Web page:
Under the Water  Review: A Sensuous, startling and wholly arresting peek into queer subterranean experience
Under the Water Short Fim Review: In her sophomore short film, Ambiecka Pandit creates a kind of daze; it is a daze of confusion, uncertainty of ascribing meaning to a gesture, a trembling unknowingness perched on the anvil of probabilities and intensifying wants. It dives headlong, fever-dream-like, into the juddering collision with unusual gestures and touches that spark a reckoning with oneself and the other. Like its pubescent protagonist, Sarang (Nishant Bhavsar), the film begins with tiptoeing around, hesitant and fumbling, struggling to carve out its interior self amidst the all-enveloping and repressing familial configurations. The noise of family and kin might be closing down on the film’s subjects all the time, but Sarang is able to invest in a parallel, hidden channel of communication with the older Mihir (Shivraj Waichal). This surreptitiously operating subset of forbidden impulses and attractions is what Sarang is pushed into inhabiting without reprieve, once Mihir directs at him a physical encroachment at a swimming pool.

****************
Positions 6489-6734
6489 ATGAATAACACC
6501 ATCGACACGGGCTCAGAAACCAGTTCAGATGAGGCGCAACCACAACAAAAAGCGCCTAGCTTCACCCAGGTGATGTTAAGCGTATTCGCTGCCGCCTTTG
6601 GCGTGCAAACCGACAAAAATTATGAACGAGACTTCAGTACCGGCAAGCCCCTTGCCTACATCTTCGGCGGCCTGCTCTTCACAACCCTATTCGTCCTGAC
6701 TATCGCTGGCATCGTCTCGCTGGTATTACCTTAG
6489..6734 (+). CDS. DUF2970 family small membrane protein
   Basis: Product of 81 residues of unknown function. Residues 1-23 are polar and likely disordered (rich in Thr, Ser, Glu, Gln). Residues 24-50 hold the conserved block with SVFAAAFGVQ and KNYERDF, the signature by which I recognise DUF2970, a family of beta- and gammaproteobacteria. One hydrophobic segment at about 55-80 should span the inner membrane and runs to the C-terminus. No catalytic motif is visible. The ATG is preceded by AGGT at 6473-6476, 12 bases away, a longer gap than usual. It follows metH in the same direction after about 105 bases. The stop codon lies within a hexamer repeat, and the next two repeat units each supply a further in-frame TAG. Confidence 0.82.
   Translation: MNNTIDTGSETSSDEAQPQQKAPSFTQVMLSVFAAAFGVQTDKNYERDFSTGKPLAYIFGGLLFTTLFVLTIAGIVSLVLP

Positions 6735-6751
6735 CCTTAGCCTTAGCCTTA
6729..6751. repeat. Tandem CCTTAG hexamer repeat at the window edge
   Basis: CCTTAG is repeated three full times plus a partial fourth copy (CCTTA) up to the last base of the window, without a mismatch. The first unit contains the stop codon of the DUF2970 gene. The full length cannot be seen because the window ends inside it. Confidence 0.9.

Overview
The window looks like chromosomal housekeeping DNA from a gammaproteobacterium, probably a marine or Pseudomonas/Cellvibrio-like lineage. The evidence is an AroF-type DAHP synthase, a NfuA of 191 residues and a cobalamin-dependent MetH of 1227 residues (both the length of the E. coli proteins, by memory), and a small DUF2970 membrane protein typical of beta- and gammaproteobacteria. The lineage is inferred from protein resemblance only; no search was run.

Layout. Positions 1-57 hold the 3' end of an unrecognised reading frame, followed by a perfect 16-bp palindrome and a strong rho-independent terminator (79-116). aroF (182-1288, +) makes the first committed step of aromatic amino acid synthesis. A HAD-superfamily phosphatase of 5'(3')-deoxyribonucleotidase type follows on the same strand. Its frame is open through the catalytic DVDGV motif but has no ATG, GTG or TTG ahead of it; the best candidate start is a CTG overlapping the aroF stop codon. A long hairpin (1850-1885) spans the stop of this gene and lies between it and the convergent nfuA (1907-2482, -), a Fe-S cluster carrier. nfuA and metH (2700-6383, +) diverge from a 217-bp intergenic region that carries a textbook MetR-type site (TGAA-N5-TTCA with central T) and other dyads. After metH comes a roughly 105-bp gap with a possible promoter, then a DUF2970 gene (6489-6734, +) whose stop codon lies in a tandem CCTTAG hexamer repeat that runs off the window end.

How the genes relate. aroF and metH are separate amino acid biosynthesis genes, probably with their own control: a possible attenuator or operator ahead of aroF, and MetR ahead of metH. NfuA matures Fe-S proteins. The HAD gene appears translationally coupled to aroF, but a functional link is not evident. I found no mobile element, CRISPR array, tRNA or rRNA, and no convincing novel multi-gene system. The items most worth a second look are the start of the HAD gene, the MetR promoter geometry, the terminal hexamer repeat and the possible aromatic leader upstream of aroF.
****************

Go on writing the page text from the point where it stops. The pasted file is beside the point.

The film unfolds over a two-day span when two families are vacationing at the seaside. When the film opens, Mihir and Sarang share that familiar easy, playful and teasing bond that stems from a considerable time of knowing both each other and their families. They are comfortable around each other’s bodies until an episode leaves them bereft of the habitual beats of prior association. While they joke and Mihir guides Sarang with swimming, Mihir breaches sexual boundaries. Sarang is left unsettled and thoroughly befuddled as he moves away and retreats into the quietness of his room, processing the tumult within and seeking an anchorage to assuage the unbidden emotions engendered by Mihir’s action. It redraws the contours of Sarang’s relationship with Mihir and throws into disarray all past ways of looking at Mihir in a certain way. Suddenly, the rhythms of their friendship are hurled into alien terrain, which Sarang is unable to clasp onto. He can’t attach these affectionate displays to any recognizable signification of the dimensions of their friendship.